In Defense of Self-Publishing

I’ve spent the last few weeks doing a heck of a lot of research on different publishers, agents, and self-publishing venues.  I have a few different companies in mind and I am still in the process of trying to figure out if I want to go ahead and keep pursuing traditional publishing or, if I want to take matters into my own hands, and take a chance with self-publishing.  From what I can gather, there is no such thing as the perfect way to publish.  There are pros and cons to every venue.  I guess the thing every aspiring author needs to figure out is which pros will be the most beneficial to their particular circumstance, because no two are alike, and which cons they are most capable of handling.

From what I’m seeing, even working with a traditional publisher does not guarantee success.  Unless you’re JK Rowling, you’re going to have to work your tail off to promote your book, market, figure out the target audience, etc… This is where the real work begins.  Writing that 78,000 word manuscript was a piece of cake compared to these next few steps.   Whether or not your book is a success depends 100% how much work you put into it after the book is published.

All that being said, I believe there are a lot of benefits to both traditional and self-publishing.  But for some reason, self-publishing is still perceived as sub-par by several.  For example, I read that libraries will not consider purchasing a book unless it has been published by a “real publisher.”  It’s true that through self-publishing, literally anybody can get published, but that doesn’t mean that their books are any less impressive or significant or worth-reading.  It means that they believed in their work enough to take a chance when nobody else would, and that takes guts.

I have a friend who self-published his first book.  This guy is smart.  He was Valedictorian of his class and is about to graduate with his Law doctorate.  He did not have to write a book, or sell it, to be successful.  But he did, and he did it through self-publishing.  Another lady who commented on one of the articles that I read was so excited that she was able to publish her book herself.  It was her dream, she said, to see something she wrote in print.  Thanks to self-publishing, her dream came true.

I think a lot of people think that authors go with self-publishing because they think it will make them a lot of money or make them famous.  I hope that’s not the case.  A real writer doesn’t write because he or she wants to get rich or get famous or have movies made of their manuscripts (though I would be lying if I said I didn’t mentally cast my books in my head).  We write because we love to write, because we literally can’t function without it.  I’d love to support myself with my writing, but even if that doesn’t happen, I’m not going to stop.  That’s why I’m thankful for self-publishing.  It gives writers, people who do what they do for the sheer love of doing it, a chance to do what we love.  Better yet, it gives us that opportunity to make something for ourselves, even if the rest of the world is insisting that it’s a waste of time or impossible or that we’re not good enough.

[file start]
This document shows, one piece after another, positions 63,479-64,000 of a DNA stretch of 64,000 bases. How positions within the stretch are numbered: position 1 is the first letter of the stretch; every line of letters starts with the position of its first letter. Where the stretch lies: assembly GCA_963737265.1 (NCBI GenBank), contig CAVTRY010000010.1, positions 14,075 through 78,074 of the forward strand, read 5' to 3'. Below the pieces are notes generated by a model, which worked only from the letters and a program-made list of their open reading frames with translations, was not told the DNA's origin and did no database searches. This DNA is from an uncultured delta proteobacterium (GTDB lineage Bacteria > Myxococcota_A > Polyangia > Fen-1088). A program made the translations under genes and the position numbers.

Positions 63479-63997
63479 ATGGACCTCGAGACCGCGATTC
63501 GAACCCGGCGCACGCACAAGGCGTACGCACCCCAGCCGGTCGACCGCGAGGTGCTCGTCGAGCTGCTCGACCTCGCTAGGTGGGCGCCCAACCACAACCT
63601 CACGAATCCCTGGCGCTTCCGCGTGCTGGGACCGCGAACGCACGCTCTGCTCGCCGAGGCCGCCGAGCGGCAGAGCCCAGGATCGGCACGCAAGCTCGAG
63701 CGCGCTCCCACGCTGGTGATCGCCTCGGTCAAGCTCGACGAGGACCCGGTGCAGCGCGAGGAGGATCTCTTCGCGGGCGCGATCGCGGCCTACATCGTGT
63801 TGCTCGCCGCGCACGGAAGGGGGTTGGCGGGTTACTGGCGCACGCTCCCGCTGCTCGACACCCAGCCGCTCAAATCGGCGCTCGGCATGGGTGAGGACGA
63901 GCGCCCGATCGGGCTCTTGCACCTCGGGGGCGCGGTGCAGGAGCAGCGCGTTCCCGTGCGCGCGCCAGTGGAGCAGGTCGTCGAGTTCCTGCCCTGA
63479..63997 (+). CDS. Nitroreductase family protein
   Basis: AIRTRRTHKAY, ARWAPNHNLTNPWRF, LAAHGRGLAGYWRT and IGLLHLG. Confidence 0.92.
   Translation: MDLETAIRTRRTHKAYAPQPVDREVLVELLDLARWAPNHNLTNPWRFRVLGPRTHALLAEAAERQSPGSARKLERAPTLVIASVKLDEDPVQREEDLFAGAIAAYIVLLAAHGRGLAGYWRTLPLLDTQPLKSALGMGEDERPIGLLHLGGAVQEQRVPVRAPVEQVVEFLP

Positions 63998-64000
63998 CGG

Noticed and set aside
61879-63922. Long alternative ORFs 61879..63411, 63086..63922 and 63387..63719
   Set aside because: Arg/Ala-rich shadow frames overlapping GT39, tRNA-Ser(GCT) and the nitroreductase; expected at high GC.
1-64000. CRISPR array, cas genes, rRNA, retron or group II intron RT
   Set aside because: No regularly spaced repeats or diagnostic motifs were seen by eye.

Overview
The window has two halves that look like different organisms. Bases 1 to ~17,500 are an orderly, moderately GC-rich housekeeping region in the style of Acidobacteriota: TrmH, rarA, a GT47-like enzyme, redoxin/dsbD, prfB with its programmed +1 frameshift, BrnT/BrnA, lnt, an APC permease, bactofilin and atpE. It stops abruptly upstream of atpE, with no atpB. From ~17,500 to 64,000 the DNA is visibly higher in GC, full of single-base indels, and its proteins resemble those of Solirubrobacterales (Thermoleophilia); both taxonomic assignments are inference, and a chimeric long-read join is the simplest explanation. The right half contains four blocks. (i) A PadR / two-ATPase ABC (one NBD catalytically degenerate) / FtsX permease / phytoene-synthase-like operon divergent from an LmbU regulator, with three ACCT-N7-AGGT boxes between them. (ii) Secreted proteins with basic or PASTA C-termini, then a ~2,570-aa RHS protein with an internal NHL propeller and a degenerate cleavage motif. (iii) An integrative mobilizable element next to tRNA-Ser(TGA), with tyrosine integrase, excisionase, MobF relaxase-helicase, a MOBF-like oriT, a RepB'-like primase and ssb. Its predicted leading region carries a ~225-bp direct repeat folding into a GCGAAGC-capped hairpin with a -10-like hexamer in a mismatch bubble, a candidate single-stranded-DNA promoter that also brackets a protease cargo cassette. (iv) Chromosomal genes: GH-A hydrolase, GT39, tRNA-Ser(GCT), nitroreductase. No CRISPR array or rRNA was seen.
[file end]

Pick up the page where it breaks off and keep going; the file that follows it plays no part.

So to anyone who has self-published, I admire you for taking a chance on your dreams.  I might very well be right behind you!

7 thoughts on “In Defense of Self-Publishing

  1. I hope you publish. Writing a book really is cake compared to finding an agent and publisher. I am in the process of self publishing using Archway which is part of Simon and Schuster. Maybe check the out?

  2. I’m not at the same stage as you in that I have not finished my manuscript, but I too have thought about which path I will take. I will pursue an agent, that much I know. In parallel I will investigate independent publishers. See what kind of response I receive.
    If, after 8-12 months, I have not been successful in finding an agent or publisher I will go ahead and self publish.

  3. The rough pros and cons can be summarized fairly easily. Self publishing gives you close to total control, far more than you will ever have going through traditional publishing. It avoids the fight past the gatekeepers and you can reach a mass audience. Last but by no means least, you take a bigger cut of whatever financial rewards are going.

    The down side is that you are totally on your own. There is no one there to keep you from making stupid mistakes or carry part of the load. So as a self publisher you will have to wear many hats – publisher, cover artist, blurb writer, the lot. The individual writer has to decide for themselves whether that sounds scary or like an opportunity.

    On the financial side I would suggest looking at this blog entry (it’s not mine) Not one of the ‘romantic’ parts of writing but useful to know.

Leave a Reply

Fill in your details below or click an icon to log in: Logo

You are commenting using your account. Log Out /  Change )

Twitter picture

You are commenting using your Twitter account. Log Out /  Change )

Facebook photo

You are commenting using your Facebook account. Log Out /  Change )

Connecting to %s